Although John Walker Lindh is commonly known as the “American Taliban,” he was actually trained by al Qaeda and belonged to Osama bin Laden’s pro-Taliban fighting force.
Since late April, Shabaab has released a series of videos emphasizing its place in al Qaeda’s global network. Two of the videos were recorded by the group’s emir, Abu Ubaydah Ahmad Umar, a normally reclusive figure. Abu Ubaydah refers to the Taliban’s emir as the “Commander of the Faithful” and Ayman al Zawahiri as the “father-emir” while addressing the mujahideen in Syria and Yemen.
US and Afghan forces have targeted al Qaeda operatives in at least three Afghan provinces in recent weeks. One of the jihadists killed has been identified as Omar Khetab, the deputy leader of Al Qaeda in the Indian Subcontinent (AQIS). Khetab and other AQIS operatives have been supporting the Taliban’s insurgency.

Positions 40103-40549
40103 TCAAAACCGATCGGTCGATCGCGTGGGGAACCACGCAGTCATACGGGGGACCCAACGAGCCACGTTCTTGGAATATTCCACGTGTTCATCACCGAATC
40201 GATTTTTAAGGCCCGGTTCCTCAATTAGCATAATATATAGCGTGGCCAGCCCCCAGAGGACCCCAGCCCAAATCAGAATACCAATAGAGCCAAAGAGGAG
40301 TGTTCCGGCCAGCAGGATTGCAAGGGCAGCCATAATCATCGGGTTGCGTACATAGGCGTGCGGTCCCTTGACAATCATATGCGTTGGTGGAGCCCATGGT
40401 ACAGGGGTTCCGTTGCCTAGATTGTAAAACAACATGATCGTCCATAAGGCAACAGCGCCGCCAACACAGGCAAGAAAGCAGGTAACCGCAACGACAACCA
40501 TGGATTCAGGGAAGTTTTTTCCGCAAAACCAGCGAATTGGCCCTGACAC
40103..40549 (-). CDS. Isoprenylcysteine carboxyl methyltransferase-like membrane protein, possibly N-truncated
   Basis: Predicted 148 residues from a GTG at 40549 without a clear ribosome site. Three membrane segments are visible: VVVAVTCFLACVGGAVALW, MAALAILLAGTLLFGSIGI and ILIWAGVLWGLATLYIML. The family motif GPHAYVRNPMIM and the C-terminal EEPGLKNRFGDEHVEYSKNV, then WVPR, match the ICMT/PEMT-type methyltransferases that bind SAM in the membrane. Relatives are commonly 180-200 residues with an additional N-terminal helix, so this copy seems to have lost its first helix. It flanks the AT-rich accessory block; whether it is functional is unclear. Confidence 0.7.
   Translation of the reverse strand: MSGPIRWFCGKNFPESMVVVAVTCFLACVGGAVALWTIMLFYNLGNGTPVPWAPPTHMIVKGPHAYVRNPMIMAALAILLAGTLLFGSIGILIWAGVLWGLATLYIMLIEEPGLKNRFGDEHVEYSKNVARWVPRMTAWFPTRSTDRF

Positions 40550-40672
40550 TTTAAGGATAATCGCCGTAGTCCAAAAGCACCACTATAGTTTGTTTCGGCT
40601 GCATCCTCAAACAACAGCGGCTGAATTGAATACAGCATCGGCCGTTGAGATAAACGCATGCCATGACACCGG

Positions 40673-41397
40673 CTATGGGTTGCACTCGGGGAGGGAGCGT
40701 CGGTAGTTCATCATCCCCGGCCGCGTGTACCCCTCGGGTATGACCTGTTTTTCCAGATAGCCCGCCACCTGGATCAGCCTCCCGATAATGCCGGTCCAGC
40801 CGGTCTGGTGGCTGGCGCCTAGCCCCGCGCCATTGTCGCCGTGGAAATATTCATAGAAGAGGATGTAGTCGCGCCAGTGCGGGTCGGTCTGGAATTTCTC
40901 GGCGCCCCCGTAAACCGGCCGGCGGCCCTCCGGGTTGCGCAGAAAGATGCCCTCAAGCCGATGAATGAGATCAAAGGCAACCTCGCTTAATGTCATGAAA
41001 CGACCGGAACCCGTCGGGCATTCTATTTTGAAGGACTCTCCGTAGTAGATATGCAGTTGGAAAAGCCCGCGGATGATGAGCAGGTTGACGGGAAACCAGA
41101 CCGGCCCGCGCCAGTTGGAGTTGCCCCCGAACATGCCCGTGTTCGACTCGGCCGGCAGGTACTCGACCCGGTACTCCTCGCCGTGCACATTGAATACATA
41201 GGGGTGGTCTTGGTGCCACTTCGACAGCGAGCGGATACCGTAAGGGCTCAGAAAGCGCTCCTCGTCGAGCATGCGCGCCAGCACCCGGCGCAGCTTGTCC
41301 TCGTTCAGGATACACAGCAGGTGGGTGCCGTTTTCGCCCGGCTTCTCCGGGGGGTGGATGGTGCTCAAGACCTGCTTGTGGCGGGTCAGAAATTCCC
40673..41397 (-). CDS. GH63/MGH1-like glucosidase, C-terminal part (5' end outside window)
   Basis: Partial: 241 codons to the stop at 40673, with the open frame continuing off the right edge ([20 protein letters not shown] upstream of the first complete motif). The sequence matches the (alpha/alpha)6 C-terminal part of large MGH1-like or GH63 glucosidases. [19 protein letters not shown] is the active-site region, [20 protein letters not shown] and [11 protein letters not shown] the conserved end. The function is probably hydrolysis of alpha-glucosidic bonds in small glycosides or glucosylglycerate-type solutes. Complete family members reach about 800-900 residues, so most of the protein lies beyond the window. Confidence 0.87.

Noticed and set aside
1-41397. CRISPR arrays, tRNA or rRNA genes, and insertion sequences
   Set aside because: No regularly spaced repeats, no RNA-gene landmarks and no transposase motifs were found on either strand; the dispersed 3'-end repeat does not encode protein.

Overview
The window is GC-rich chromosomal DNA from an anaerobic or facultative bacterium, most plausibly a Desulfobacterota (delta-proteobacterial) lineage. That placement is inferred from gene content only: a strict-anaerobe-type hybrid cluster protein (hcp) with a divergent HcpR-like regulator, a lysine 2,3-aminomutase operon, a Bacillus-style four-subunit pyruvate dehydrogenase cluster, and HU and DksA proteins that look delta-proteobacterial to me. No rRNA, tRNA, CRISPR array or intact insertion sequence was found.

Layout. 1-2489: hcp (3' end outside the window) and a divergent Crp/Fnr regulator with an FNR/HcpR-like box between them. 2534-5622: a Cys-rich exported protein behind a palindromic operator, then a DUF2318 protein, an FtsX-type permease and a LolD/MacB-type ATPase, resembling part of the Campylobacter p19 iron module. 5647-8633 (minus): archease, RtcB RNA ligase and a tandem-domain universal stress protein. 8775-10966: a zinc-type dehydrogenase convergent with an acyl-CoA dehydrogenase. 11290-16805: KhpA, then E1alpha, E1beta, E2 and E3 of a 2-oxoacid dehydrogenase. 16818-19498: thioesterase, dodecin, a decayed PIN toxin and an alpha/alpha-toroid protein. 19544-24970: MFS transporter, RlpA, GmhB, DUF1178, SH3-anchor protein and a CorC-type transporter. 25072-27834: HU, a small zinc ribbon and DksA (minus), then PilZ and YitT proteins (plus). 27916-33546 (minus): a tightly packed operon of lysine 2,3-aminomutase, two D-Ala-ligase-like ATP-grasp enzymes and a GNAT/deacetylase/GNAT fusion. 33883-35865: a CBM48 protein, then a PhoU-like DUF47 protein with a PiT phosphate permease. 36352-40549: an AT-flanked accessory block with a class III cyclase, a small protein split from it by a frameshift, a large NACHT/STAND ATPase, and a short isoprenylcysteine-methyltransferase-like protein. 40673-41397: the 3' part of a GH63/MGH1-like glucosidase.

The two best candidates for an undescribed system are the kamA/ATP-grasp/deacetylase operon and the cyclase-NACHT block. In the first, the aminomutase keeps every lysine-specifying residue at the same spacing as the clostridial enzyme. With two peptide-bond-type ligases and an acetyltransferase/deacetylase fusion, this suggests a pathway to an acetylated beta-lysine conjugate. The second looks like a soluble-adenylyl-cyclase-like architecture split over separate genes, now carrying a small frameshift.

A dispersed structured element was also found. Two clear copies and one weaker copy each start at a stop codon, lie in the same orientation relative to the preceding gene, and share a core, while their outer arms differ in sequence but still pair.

Al Qaeda has released a eulogy for Abu al Khayr al Masri, who was killed in a US airstrike in Idlib, Syria in late February. The eulogy emphasizes his close relationship with Osama bin Laden and his role as al Qaeda’s “representative” in meetings with the Taliban. Once in Syria, Masri was “honored” to oversee “combat operations” in the insurgents’ “management and planning rooms.”
Russia is openly advocating on behalf of the Taliban, arguing that the jihadist group should be considered a bulwark against the Islamic State’s branch in Afghanistan. But the Taliban is a bigger threat to Afghan security than Abu Bakr al Baghdadi’s men, the organization remains closely allied with al Qaeda and its own extremism should not be downplayed.